Travel time…Indonesia

“…I had all and then most of you, some, and now none of you…” ( Lord Huron, Strange Trails, 2015 )

Suddenly reacquainted with an old, dear friend.  Having slipped away, out of reach, faded by the fog of time. “I am so very sorry I didn’t mean to disturb you. Just thought I should, you know, see how you are.  I was in the neighbourhood and well, you know…” The nervous disposition.

“…No, no, please, not at all… so wonderful to see you. Please do come in…”  The soft sparkle in the eyes, framed on a canvas of memories.  The haze peels away, unveiling a shared slice of history, sentiment, innocence, freedom.  “Tea?”  “Yes, ofcourse, please, yes, thank you…”

Indonesia

14 Responses to “Travel time…Indonesia”

  1. reaperuk@aol.com Says:

    Nadeem, Thanks for linking or re-linking us with your Travel Blog. We understand you’ll be off soon, so we’ll be keeping an eye out and hoping to follow your adventures.  Best wishes, Nigel & Judy

  2. missedabitoftravel Says:

    The law of unintended consequence. Perhaps without the “law” bit – that would imply some probability of chance, some rolling of dice, spinning of a roulette wheel. Guilty as charged me Lord. Finally i did something right. I remembered to forget.

    Tomorrow I shall head south to the northern border with Penang, Malaysia. An overnight train from Bangkok goes to Pedang Besar. Once consolidated, Medan in Northern Sumatra beckons. This I hope, will be my starting point for travel through the geographical kaleidoscope that is Indonesia. Hopefully I won’t have to fly, and ferries still cross from Penang but I will know more on arrival. I really should delve a little deeper, but it matters little. I wouldn’t be able to remember anyway.

    Renegade.

    Night Flower Market, Bangkok

    Night Flower Market, Bangkok.

  3. missedabitoftravel Says:

    “It is not the literal past, the ‘facts’ of history, that shape us, but images of the past embodied in language.” (Translations, 1981, Brian Friel).

    I missed Translations at the National this year owing to a superficial work meeting that conflicted with the last showing. Should have gone. The best play I have never seen.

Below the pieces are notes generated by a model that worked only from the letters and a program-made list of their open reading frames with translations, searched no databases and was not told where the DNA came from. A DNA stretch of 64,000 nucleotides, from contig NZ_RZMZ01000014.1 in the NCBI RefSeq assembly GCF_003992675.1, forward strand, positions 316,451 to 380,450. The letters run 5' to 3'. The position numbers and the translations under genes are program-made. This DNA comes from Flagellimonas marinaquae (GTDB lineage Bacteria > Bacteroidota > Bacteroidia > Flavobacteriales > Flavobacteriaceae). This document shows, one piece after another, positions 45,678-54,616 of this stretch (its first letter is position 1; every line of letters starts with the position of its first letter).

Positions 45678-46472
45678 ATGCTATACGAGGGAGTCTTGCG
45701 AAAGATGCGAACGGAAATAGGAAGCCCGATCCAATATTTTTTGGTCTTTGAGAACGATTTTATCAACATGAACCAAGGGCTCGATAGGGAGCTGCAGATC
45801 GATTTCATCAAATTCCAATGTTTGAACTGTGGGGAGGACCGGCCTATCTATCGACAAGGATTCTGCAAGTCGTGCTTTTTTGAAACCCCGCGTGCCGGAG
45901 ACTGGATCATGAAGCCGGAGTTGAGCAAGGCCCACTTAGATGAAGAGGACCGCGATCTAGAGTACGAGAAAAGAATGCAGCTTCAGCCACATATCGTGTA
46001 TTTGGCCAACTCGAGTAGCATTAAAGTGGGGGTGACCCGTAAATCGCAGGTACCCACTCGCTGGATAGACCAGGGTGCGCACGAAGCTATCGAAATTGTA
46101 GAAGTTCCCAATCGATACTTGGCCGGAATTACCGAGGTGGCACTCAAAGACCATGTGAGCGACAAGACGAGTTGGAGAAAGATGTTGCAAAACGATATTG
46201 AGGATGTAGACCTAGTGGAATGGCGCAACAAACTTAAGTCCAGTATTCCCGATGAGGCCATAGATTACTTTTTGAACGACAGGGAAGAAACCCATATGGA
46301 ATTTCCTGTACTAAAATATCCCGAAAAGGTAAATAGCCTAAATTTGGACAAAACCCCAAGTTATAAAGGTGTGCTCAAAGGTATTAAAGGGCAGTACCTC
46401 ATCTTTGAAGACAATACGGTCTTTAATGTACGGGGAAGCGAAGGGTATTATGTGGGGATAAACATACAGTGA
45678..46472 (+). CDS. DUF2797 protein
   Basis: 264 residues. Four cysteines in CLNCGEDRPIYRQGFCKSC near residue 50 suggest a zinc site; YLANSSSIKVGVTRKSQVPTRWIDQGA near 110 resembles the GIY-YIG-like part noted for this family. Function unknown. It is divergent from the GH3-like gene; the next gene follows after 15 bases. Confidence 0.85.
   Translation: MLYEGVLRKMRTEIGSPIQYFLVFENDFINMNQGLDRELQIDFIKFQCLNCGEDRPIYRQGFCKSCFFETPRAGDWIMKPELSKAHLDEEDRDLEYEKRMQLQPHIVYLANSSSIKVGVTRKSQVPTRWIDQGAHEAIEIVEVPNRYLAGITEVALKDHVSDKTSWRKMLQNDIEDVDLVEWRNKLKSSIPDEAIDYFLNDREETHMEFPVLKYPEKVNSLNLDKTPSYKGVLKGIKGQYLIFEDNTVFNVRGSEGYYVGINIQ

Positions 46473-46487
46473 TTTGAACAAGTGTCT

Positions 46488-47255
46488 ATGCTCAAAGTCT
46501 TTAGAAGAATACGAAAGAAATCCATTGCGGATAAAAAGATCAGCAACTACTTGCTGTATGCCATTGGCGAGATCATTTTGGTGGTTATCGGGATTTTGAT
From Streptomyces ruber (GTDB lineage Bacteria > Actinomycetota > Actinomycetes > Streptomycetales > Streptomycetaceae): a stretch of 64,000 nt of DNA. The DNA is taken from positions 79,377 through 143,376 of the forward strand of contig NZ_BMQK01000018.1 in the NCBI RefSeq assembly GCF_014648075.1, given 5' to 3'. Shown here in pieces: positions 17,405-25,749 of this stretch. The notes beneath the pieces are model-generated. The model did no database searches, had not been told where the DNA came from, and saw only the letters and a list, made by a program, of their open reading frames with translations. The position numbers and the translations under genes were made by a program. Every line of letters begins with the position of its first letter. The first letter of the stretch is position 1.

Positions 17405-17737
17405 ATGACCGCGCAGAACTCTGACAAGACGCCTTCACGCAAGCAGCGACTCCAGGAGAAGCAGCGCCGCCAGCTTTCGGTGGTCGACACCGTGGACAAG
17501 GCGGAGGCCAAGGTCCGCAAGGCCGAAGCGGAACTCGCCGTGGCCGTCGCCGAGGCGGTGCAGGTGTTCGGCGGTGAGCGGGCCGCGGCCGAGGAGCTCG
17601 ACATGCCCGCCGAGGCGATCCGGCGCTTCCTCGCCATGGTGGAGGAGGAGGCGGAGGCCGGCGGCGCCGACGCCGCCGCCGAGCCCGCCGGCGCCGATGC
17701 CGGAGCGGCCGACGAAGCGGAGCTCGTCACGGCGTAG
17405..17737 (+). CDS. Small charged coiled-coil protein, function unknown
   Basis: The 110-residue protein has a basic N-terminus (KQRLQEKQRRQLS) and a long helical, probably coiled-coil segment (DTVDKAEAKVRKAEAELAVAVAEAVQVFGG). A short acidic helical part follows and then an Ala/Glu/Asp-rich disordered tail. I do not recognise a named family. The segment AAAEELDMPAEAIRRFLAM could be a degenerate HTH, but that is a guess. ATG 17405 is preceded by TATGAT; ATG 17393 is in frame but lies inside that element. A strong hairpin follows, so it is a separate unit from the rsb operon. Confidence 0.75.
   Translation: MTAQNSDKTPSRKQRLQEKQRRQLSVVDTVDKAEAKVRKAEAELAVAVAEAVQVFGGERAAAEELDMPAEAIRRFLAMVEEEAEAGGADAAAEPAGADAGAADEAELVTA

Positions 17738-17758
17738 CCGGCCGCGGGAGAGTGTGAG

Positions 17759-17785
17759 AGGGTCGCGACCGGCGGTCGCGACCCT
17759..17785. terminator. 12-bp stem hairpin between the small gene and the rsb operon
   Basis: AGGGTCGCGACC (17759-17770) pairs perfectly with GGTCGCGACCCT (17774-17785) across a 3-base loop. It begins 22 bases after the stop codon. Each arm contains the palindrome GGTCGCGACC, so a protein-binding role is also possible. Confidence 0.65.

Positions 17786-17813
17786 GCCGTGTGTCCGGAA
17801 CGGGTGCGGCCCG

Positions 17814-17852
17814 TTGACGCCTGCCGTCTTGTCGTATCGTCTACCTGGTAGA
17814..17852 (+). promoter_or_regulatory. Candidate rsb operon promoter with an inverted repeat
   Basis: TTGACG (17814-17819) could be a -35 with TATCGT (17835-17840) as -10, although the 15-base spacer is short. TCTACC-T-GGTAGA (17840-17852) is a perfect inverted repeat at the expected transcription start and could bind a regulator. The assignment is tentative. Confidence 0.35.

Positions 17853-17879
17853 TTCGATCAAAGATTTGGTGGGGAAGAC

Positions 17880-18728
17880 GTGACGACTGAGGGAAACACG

Just a little peeved, I spent the entire meeting adopting schoolboy like impetuosity. Scratching my head, scribbling, nodding, dragging my elbows along the desk. I swooped down and finished off the biscuits, mind you. Jammy dodgers.

    George Town mural, Penang

    George Town mural, Penang

    From Pedang Besar, and on the Malaysian side, the modern, air conditioned train seems juxtaposed against a reeled landscape of rich green foliage, palmed forests. Pelicans perched on high, hawking. Buffalo grazing. Children running barefoot on the baked earth. Tinned roofs, rusted. The intense warm sun, hazing the backdrop as we slid into the heart of Penang. Georgetown itself lies on Penang Island, the cities colonial past firmly embedded in its buildings; legacy etched in the faces of the locals and their vocations. Chinese, South Indian, Malay. Importers, wholesalers, spice merchants, metalworkers, seamstresses, jewellers.

    men working

    Working men, George Town

    “I am so sorry sir, the ferries no longer run to Medan, not financially viable you see” “Erm yup that’s fine, not to worry”. Indignant resignation, I managed to get a late flight booking for Medan, Indonesia.

  4. missedabitoftravel Says:

    I have been following the current detention of Hakeem Al-Araibi in Bangkok. A young man, cuffed, shackled and reduced to pleading to those who will listen.
    https://www.bbc.com/news/world-asia-47113179

    Countries “promote” democracy as a goodwill gesture to appease it’s people, yet create weak institutions that underpin (and ultimately undermine) the rule of law. Corrupt political officials and enforcement agents fill the void and flourish. The trickle down effect continues and seeps through to street level… the taxi driver, the street hawker, the fruit seller. The practice becomes accepted and creates a narrative around “survival”. People are left to fend for themselves. If you speak out you are deemed an outcast, an outsider. All hail the underdog.